Fresh Eggs For IVF Offer Slightly Better Birth Outcomes

Using fresh donor eggs for in-vitro fertilization (IVF) provides a small but statistically significant advantage in birth outcomes compared to frozen donated eggs, research finds.

The national study in the journal Obstetrics & Gynecology was the largest head-to-head comparison of the two IVF approaches, measuring the likelihood of a good perinatal outcome, defined as a single baby without prematurity and with a healthy birth weight.fresh eggs

“Our study found that the odds of a good birth outcome were less with frozen than with fresh, but it was a small difference,” says lead author Jennifer L. Eaton, medical director of assisted reproductive technology and director of the Oocyte Donation Program at the Duke Fertility Center.

“From a clinical standpoint, given that frozen eggs have many benefits such as ease, cost, and speed, the decision to use fresh or frozen donor eggs should be made on an individual basis after consultation with a physician,” Eaton says.

Eaton and colleagues, including senior author Alex Polotsky of the University of Colorado Advanced Reproductive Medicine, studied three years of data from the Society for Assisted Reproductive Technology. Nearly 37,000 IVF attempts were analyzed, including 8,381 (22.7%) that used frozen eggs and 28,544 (77.3%) using fresh.

Controlling for factors such as the quality of fertilized eggs and the age of both mother and donor, the researchers found that fresh eggs resulted in a good perinatal outcome in 24% of fertility attempts compared to 22% of the attempts with frozen eggs. Implantation, clinical pregnancy, and live birth rates were all significantly higher among the women using fresh eggs vs. frozen.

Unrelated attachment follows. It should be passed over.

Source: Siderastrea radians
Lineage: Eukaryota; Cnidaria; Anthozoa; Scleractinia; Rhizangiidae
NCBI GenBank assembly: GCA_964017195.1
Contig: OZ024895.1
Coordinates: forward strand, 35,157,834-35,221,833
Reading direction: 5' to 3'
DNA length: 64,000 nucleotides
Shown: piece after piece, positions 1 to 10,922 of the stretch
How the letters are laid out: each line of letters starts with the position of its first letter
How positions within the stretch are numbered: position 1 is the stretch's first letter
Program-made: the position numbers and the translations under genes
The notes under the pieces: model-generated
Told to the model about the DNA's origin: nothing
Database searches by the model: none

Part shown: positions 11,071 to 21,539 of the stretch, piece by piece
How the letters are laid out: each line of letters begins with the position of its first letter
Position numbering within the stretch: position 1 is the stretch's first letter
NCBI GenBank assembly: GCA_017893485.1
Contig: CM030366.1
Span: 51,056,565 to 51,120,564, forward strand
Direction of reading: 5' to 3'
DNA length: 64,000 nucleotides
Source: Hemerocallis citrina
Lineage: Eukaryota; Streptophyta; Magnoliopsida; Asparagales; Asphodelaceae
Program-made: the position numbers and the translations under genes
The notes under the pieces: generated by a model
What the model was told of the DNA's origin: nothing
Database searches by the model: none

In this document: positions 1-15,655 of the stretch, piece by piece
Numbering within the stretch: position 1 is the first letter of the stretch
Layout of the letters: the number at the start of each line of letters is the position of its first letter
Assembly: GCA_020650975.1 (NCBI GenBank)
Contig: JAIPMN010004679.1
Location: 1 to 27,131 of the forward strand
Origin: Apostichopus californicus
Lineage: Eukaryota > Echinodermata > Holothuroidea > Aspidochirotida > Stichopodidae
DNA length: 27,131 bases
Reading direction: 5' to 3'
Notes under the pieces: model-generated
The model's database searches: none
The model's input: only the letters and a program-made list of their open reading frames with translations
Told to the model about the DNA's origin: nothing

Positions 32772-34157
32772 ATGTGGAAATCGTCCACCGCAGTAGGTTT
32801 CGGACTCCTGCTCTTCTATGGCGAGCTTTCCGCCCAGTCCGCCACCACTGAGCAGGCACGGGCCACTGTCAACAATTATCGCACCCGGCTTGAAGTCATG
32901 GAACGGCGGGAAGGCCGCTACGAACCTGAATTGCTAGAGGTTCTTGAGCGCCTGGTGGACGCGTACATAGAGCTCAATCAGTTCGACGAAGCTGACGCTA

“As IVF with donor oocytes has become standard treatment for women with decreased egg supply or advanced reproductive age, there has been an increased demand for donor oocytes, making frozen eggs an attractive option,” Eaton says. “In general, IVF with frozen donor eggs is cheaper and faster than with fresh donor eggs.

Fututiry.org by Sarah Avery-Duke, February 7, 2020

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Opinion – What Happened to All Those Frozen Eggs?

Frozen Eggs was supposed to be as revolutionary as birth control. It hasn’t lived up to the hype — but it has still changed women’s lives.

Frozen eggs – The potential for egg freezing to allow women to pause their biological clocks is one of the most astonishing developments of recent fertility science. The promise was thrilling: Women could enjoy more time to find the right partners, break up with the wrong ones and become emotionally and financially ready to become mothers.Egg Donations

Enthusiasts even fantasized the technology would promote gender equality by giving women control over their fertility so that they wouldn’t have to scale back their career ambitions during their 20s and 30s. “Freeze Your Eggs. Free Your Career” blared a 2014 cover of Bloomberg Businessweek.

When Facebook and Apple announced that same year that they would pay for egg freezing for employees in a “game-changing perk,” Apple said in a statement, “We want to empower women at Apple to do the best work of their lives as they care for loved ones and raise their families.”